Public offerings of securities are currently carried out under the general public offerings regime set out by CVM Ruling 400/03, which requires the registration of an offer with the CVM, as mentioned above. Alternatively, public offerings of securities may be carried out under the specific regime set out by CVM Ruling 476/09 for offerings with restricted efforts (that is, a direct offering to a limited number of qualified investors) and the specific regime set out for investment crowdfunding in CVM Ruling 588/17. In both cases, the offerings do not require prior registration with the CVM but are subject to specific limitations.

Additionally, the CVM has issued specific opinions dealing with offerings of securities using the internet that occurred abroad whereby the authority has stated that an offering made using the internet is generally considered public, and that even if a certain public offering occurs abroad, in cases where it targets Brazilian investors it will be subject to Brazilian capital market laws and regulation. In this sense, an ICO is for all purposes a public offering as it uses the internet as the main distribution method, and even if the public offering occurs elsewhere, it should observe Brazilian capital market laws and regulation if Brazilian investors are targeted.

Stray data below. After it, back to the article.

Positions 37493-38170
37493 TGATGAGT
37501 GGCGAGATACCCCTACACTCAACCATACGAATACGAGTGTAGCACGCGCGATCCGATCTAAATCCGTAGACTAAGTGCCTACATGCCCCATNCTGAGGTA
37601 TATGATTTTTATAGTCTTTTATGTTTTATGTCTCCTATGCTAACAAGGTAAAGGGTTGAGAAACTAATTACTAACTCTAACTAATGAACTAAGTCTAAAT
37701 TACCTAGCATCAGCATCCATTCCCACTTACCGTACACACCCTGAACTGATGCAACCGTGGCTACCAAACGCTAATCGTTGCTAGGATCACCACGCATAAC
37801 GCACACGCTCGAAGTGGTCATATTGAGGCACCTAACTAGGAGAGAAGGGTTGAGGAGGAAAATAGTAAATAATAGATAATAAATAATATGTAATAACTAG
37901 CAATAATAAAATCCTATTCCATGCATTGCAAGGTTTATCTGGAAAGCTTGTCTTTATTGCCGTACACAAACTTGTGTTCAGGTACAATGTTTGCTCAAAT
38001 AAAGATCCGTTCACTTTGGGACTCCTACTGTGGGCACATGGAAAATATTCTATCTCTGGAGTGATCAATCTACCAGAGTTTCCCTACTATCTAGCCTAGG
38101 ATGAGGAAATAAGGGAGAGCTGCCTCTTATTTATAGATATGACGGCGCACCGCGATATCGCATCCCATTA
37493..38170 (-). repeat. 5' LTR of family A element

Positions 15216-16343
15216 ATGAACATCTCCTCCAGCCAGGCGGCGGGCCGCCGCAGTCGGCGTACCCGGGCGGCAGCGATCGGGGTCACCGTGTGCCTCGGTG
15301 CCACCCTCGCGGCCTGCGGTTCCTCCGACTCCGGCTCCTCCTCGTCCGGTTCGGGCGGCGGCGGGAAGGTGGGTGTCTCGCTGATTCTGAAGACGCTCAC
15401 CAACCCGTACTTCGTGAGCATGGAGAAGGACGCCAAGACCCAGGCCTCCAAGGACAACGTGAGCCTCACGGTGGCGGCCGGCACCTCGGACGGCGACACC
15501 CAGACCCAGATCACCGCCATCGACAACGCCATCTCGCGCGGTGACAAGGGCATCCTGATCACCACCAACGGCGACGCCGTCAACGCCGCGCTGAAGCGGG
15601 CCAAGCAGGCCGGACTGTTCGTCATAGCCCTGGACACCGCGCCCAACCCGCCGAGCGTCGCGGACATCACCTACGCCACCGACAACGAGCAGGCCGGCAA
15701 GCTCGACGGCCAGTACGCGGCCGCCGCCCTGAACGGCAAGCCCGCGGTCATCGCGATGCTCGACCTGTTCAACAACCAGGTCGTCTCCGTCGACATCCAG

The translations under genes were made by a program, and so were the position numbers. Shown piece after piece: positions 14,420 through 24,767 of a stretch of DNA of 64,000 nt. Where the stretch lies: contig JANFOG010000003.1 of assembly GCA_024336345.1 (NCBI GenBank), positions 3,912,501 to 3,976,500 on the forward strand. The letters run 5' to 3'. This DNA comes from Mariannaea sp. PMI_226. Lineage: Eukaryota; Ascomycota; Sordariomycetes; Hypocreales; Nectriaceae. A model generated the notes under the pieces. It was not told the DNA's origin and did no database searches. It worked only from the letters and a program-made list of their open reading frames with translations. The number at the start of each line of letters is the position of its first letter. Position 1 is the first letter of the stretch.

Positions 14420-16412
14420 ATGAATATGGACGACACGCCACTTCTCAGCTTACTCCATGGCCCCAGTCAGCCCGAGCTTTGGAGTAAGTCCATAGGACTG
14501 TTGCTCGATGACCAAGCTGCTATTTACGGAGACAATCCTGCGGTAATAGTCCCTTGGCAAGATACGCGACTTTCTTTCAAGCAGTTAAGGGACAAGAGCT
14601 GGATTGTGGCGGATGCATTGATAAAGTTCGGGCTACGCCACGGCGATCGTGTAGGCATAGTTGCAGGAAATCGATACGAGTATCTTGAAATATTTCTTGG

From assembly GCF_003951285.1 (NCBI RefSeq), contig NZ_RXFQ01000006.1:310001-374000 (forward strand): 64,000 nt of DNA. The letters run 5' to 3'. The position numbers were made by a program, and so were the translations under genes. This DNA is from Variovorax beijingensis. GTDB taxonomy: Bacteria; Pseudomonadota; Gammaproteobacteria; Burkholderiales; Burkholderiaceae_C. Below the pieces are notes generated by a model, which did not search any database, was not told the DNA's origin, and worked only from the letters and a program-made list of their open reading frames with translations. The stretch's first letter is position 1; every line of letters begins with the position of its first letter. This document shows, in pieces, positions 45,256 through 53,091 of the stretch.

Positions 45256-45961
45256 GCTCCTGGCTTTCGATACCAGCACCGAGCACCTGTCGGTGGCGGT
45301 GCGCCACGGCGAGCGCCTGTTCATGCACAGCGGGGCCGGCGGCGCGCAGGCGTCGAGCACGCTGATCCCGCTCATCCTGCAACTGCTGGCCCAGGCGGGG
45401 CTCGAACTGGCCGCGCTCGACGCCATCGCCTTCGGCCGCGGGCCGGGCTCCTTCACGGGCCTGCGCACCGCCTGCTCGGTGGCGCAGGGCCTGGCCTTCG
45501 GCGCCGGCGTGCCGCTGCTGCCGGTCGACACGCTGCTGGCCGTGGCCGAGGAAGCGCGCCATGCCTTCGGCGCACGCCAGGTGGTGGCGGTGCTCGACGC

As a result, the CVM may administer applicable sanctions and penalties in the event of offers of virtual currencies that fit the definition of a security without regard for applicable capital market regulation, an understanding that has already been publicly confirmed by the CVM.

The same applies to the trading rules. Securities may only be traded in markets authorised by the CVM (stock exchanges and over-the-counter markets) and, therefore, virtual currencies that are classified as securities can only be traded in such markets, being prevented from listing in non-regulated environments: that is, virtual currency exchanges (see Section V).